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Peppermint Oil for the Treatment of Irritable Bowel Syndrome: A Systematic Review and Meta-analysis

Khanna, Reena MD*; MacDonald, John K. MA*; Levesque, Barrett G. MD, MS

Journal of Clinical Gastroenterology: July 2014 - Volume 48 - Issue 6 - p 505–512
doi: 10.1097/MCG.0b013e3182a88357
ALIMENTARY TRACT: Original Articles

Goals: The aim of this study was to assess the efficacy and safety of enteric-coated peppermint oil capsules compared with placebo for the treatment of active irritable bowel syndrome (IBS).

Background: IBS is a common disorder that is often encountered in clinical practice. Medical interventions are limited and the focus is on symptom control.

Study: Randomized placebo-controlled trials with a minimum treatment duration of 2 weeks were considered for inclusion. Cross-over studies that provided outcome data before the first cross-over were included. A literature search upto February 2013 identified all applicable randomized-controlled trials. Study quality was evaluated using the Cochrane risk of bias tool. Outcomes included global improvement of IBS symptoms, improvement in abdominal pain, and adverse events. Outcomes were analyzed using an intention-to-treat approach.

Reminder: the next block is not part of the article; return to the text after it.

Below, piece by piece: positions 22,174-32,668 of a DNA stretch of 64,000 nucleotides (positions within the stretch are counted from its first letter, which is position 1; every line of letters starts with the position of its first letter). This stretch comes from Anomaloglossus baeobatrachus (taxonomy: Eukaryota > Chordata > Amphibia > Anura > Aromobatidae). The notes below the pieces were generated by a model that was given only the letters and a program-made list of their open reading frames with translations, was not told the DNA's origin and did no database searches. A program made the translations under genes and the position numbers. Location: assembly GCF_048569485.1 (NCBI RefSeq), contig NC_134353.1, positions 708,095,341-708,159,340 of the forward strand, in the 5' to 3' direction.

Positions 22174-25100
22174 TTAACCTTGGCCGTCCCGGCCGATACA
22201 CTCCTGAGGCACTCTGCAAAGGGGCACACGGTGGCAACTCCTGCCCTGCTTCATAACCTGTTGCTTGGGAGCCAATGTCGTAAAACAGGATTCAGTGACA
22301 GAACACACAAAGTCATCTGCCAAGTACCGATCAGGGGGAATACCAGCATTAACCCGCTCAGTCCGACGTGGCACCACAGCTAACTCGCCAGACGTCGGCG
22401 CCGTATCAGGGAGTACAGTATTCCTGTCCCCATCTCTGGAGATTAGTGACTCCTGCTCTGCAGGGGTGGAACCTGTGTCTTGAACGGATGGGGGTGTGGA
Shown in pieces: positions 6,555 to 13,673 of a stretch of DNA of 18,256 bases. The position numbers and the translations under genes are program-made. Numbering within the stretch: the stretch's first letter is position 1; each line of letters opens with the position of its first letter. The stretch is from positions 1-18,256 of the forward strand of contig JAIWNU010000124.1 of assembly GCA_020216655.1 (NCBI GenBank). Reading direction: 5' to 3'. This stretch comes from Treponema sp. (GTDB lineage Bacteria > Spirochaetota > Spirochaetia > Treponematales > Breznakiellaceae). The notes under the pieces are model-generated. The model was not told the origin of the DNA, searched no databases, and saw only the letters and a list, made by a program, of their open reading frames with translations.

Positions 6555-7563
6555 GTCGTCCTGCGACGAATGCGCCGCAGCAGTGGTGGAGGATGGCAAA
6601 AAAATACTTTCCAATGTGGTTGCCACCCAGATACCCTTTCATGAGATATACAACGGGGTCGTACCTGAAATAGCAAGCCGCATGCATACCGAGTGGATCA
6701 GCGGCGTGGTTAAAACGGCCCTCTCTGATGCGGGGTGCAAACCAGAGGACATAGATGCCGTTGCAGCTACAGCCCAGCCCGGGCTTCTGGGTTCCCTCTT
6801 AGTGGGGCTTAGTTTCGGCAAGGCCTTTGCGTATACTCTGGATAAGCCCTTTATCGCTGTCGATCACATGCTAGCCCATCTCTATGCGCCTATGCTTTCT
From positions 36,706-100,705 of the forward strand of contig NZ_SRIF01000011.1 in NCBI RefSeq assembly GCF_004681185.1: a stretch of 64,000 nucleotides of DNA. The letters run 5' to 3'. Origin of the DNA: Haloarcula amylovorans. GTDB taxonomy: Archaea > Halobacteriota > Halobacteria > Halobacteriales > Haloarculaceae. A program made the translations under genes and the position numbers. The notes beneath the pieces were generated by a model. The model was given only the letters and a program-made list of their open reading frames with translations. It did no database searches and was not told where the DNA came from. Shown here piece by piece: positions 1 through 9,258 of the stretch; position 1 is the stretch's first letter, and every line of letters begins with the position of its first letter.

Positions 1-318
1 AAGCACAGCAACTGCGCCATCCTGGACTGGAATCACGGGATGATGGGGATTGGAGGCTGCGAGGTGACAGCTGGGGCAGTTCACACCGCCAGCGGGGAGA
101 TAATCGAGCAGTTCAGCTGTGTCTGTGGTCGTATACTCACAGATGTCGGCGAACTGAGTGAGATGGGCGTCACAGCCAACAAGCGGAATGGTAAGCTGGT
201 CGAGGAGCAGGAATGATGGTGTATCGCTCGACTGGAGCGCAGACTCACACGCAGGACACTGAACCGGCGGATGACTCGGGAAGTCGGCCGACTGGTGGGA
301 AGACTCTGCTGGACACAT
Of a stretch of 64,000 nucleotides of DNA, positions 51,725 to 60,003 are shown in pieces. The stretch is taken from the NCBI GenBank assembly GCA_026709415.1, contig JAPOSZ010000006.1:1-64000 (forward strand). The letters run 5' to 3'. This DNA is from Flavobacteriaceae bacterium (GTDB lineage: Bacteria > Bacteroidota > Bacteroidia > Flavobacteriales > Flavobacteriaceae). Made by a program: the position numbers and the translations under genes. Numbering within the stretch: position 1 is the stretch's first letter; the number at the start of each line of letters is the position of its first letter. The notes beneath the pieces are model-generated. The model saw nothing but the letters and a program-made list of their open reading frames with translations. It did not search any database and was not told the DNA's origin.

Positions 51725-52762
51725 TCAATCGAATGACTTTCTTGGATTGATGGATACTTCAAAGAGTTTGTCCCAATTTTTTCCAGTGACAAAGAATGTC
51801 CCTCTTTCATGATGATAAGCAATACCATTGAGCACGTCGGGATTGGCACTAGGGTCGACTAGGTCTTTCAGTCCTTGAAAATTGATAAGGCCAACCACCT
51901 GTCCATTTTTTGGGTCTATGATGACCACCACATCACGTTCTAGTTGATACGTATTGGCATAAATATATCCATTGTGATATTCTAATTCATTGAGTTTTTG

Results: Nine studies that evaluated 726 patients were identified. The risk of bias was low for most of the factors assessed. Peppermint oil was found to be significantly superior to placebo for global improvement of IBS symptoms (5 studies, 392 patients, relative risk 2.23; 95% confidence interval, 1.78-2.81) and improvement in abdominal pain (5 studies, 357 patients, relative risk 2.14; 95% confidence interval, 1.64-2.79). Although peppermint oil patients were significantly more likely to experience an adverse event, such events were mild and transient in nature. The most commonly reported adverse event was heartburn.

Conclusions: Peppermint oil is a safe and effective short-term treatment for IBS. Future studies should assess the long-term efficacy and safety of peppermint oil and its efficacy relative to other IBS treatments including antidepressants and antispasmodic drugs.

*Robarts Clinical Trials, Robarts Research Institute, The University of Western Ontario, London, ON, Canada

Division of Gastroenterology, University of California San Diego, La Jolla, CA

J.K.M. has received fees for consultancy from Tillotts Pharma AG. B.G.L. has received fees for consultancy from Santarus Inc. and Prometheus Labs; speakers bureau payments from UCB Pharma, Salix and Warner Chilcott; and payment for development of educational presentations from Curatio. The remaining author declares that she has nothing to disclose.

Reprints: Barrett G. Levesque, MD, MS, Division of Gastroenterology, University of California San Diego, 9500 Gillman Drive, La Jolla, CA 92093-0956 (e-mail: bglevesque@ucsd.edu).

Received April 3, 2013

Accepted August 2, 2013

© 2014 by Lippincott Williams & Wilkins